The ring-tailed mongoose is a sociable carnivore, often found in family groups of up to five. These mammals are most active during the day, spending the majority of their time on the ground, though they can also climb trees and vines. At night, they shelter in hollow logs or burrows they dig with their claws.
The ring-tailed mongoose is highly vocal. It whistles like a frog to keep the family together, mews like a cat when hunting, shrieks and growls when fighting, and moans if alarmed. This species also communicates by marking rocks, tree trunk, and branches with their scent.
The ring-tailed mongoose eats a wide range of foods including rodents, small tenrecs and lemurs, birds, eggs, frogs, insects, and fish. Once it catches its prey, it delivers a quick bite to the back of the neck.
Females generally give birth between November and January after a gestation of just under 3 months. Newborns weigh a tenth of a pound. The mother raises the newborns on her own in the burrow for about a month, before letting her mate approach the infants. Young are weaned by 3 months and reach adulthood by two years of age, at which point they leave their parents.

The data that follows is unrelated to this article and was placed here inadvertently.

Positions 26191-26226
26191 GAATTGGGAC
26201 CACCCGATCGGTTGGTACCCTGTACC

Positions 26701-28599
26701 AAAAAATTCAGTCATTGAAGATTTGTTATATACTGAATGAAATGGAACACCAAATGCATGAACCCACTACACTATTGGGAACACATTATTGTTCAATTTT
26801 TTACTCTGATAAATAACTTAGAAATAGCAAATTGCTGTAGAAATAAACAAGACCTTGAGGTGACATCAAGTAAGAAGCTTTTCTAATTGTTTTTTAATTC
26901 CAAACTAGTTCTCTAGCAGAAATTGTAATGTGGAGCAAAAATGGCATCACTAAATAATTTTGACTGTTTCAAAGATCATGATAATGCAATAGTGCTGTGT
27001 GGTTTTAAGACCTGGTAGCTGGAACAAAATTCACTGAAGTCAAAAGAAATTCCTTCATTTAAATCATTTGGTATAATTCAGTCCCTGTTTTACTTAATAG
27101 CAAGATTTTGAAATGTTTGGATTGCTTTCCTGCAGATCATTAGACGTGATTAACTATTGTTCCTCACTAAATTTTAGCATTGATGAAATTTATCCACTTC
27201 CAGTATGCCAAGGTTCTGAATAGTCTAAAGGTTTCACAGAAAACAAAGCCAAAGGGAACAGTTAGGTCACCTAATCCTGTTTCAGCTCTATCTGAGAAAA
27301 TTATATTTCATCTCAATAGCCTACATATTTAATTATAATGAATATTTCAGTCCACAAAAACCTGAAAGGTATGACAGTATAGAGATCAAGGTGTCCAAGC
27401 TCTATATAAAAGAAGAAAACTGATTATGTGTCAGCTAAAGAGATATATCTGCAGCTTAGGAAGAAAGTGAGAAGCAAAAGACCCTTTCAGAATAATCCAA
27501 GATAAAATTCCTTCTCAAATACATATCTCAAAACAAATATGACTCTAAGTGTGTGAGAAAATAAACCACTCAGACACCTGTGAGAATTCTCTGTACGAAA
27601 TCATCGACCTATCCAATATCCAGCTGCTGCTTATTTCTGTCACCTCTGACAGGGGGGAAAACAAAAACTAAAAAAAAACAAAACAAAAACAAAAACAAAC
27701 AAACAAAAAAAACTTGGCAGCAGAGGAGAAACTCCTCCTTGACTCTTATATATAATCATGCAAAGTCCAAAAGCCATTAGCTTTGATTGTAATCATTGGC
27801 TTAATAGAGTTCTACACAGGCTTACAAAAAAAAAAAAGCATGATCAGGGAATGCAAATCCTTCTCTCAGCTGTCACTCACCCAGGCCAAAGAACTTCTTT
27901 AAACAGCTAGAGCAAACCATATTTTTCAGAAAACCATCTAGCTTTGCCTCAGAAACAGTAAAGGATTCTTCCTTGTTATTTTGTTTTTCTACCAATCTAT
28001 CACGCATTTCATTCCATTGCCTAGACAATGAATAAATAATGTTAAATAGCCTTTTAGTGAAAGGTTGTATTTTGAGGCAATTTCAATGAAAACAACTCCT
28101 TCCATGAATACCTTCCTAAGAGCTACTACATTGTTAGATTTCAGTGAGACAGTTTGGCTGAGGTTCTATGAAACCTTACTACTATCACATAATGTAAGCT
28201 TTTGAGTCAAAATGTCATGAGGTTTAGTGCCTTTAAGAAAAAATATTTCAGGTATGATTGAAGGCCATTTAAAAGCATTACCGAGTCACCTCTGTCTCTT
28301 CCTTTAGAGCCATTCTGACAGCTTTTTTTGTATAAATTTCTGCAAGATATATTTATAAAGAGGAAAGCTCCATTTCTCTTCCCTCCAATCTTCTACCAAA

Some of My Neighbors
Ring-tailed lemurs, collared lemurs, tenrec, fossa, Malagasy small-toothed civet, broad-striped and brown-tailed mongooses
Population Status & Threats
The Malagasy ring-tailed mongoose is classified as vulnerable. Major threats include habitat loss, especially from logging, and competition from introduced species, such as domestic dogs and cats. Its population continues to decline.
WCS Conservation Efforts
The Wildlife Conservation Society has worked in Madagascar since 1990, helping to protect its coastal, marine, and dry forests. WCS has partnered with the Malagasy government and local communities to create protected areas and is working to develop new approaches to support conservation and livelihoods.
Learn more about WCS work in Madagascar.